Asian Paints

Tibetan music in Nepal’s sacred valley

Preserving the unique Tibetan musical traditions of Nepal’s Himalayan rimland
Sewa Bhattarai
August 10, 2018

After the 2015 earthquake, many mountain communities in Nepal stopped celebrating festivals because they were in mourning. More than three years later, devotional songs are being heard again.

Last month in Langtang the Drukpa Tseshi festival that celebrates the Buddha’s first teaching at Sarnath was held for the first time since 2015. Ethnomusicologist Mason Brown was there, and says he was lucky to finally hear songs of Nepal’s Tibetan communities directly in relation to earthquake recovery.

As an American who grew up a Buddhist, Brown is also a folk music enthusiast, and used to perform at Bluegrass festivals in the US. After studies at the Naropa University in Colorado he went to Japan where he lived with a monk in Nigata and studied liturgical music. His fascination for the Tibetan language led him to choose Tibetan folk songs for his PhD thesis.

During his research, Browncame across a CD of songs from Nubri in Upper Gorkha. He has been visiting the holy valley ever since to record songs in the dozen or so Tibetan speaking villages beyond Ganesh Himal.

“Tibetan music in Tibet has been affected by the cultural revolution and also by Chinese musical traditions, whereas in Nepal their music has changed at a slower pace because of the isolation,” Brown explains.

Brown’s Nubri recordings have songs from celebrations, festivals, weddings, and contain Buddhist references even when they are secular.

This is very different from European music where sacred songs have a particular time and place (usually the Church), and religious references rarely find their way into ballads.

METAPHORS: Nubri residents perform a dance with a message of compassion. Folk preformances here communicate the Buddha's teachings. Photos: Mason Brown

A Nubri song that starts out as a mantra to Avalokitsewara urges the listener to not be lazy like a cow, but to take heed of impermanence and practice the dharma in this life. The simple lyrics encapsulate the wisdom of Buddhist philosophy: that life is transient, suffering inevitable, and the only way to remedy this is to practice dharma through good deeds.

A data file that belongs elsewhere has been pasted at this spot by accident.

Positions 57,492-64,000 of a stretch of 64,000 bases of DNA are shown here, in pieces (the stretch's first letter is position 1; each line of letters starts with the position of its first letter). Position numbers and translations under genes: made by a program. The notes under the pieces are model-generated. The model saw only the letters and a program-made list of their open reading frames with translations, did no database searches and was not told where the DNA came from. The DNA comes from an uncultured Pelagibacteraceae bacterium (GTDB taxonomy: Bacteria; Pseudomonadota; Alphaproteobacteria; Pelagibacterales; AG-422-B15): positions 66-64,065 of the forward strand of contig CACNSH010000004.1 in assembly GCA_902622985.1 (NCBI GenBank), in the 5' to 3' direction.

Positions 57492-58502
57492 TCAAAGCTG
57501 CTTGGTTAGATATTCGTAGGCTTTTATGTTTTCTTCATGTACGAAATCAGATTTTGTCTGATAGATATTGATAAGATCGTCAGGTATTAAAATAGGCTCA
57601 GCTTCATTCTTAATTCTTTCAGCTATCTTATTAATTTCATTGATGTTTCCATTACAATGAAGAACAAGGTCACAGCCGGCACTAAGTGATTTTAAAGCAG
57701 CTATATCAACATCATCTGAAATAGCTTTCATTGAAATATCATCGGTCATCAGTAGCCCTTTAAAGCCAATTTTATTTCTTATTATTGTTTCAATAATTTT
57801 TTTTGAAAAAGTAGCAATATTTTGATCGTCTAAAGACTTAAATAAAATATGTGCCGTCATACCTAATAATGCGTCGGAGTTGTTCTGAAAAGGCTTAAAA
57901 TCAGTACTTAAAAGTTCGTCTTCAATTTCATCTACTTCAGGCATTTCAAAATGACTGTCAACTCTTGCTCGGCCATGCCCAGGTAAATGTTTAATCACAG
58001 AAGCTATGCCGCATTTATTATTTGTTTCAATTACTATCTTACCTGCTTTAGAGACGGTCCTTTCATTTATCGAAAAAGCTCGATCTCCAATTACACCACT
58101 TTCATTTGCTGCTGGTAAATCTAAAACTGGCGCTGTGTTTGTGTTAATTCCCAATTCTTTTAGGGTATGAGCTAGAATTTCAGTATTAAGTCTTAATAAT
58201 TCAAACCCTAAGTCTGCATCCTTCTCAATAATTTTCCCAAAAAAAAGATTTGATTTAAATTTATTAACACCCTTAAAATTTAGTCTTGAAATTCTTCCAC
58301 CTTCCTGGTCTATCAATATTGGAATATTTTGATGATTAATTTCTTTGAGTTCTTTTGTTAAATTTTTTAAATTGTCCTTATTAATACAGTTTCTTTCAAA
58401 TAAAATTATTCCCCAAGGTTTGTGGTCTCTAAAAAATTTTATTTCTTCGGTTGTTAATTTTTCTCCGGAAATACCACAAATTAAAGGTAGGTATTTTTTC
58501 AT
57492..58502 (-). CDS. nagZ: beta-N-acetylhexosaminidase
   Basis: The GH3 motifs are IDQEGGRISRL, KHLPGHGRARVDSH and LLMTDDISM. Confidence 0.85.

The songs exhort listeners and singers to turn the mind away from samsaric occupations towards dharma, and translate complicated Buddhist precepts into easy to grasp explanations of the preciousness of life, karma, and how to life can be made meaningful before its inevitable end.

In one song, Lama Pema Gyamtsho evokes an image of Kathmandu Valley’s holy sites and in doing so orients the people of Nubri towards Kathmandu, rather than Lhasa.

Boudha stupa is the great father 

Swoyambhu is the great mother 

The supreme pilgrimage places 

That are not found in other worlds are there 

Says Brown: “Their cosmology is usually organised in a mandala form. Usually there are two competing mandalas, of China and of Dharmashala, and Nepal is left out. But for the people of Nubri, Kathmandu is the centre.” Even so, the songs represent a Nubri-centred worldview rather than an acceptance of the dominance of Kathmandu.

With Boudha as the father and Swayambhu as the mother, the other chaityas between them are supposed to be ‘happy sons,’ self-arisen from leftover stones. Like most folk art, the songs provide a way of challenging dominant ideas and reversing a community’s marginalised status vis-a-vis other power centres, and passing on its unique identity to future generations.

Brown says each of Nepal’s Tibetan communities has a different music traditional with a unique identity. In Langtang he found musical harmony (playing more than one note at a time) more common in Western music.

The references to philosophy and spirituality, however, may be in danger of being lost due to the popularity of other forms of music among youngsters who migrate out of the high mountain villages for study and work.

But when he sees the same youth document their heritage with mobile phones, Brown is optimistic: “There are still young people who care deeply about local identity, so we don’t need to worry about it yet. Hopefully, the music will be preserved and passed on.”

Musician Dawa Dhondrup sings along with the dramyan, a stringed instrument.

"I Go for Refuge to the Authentic Dharma"

"Kathmandu Pilgrimage Praise Song"

Please listen! The secret ōm has (the five syllables): ma ni pad me hung

I go for refuge to the excellent authentic dharma

Please listen! Don’t habitually sleep like a cow, get up!

Without sleeping, make offerings to the excellent deity

Please listen! Meditate on Avalokiteshvara with undistracted body

recite without distraction, enumerate the six syllables

Please listen! Write the six syllables on fine paper

Offer it to the hand of the Lord of Death

 Please listen! There is no point in worldly deeds

While we are here we have to practice dharma

Seeing pilgrimage places at the wedding

I vividly encountered Kathmandu

An amazing spectacle arose

I received great blessings at the stupa

Boudha stupa is the great father

Swayambu is the great mother

The excess earth and stone between them

Are the happy sons

In the upper parts of the Kathmandu city

I heard a golden shawm

It wasn’t a golden shawm

It was the speech of the mother and the ḍākinīs

The supreme pilgrimage places

that are not found in other worlds are there

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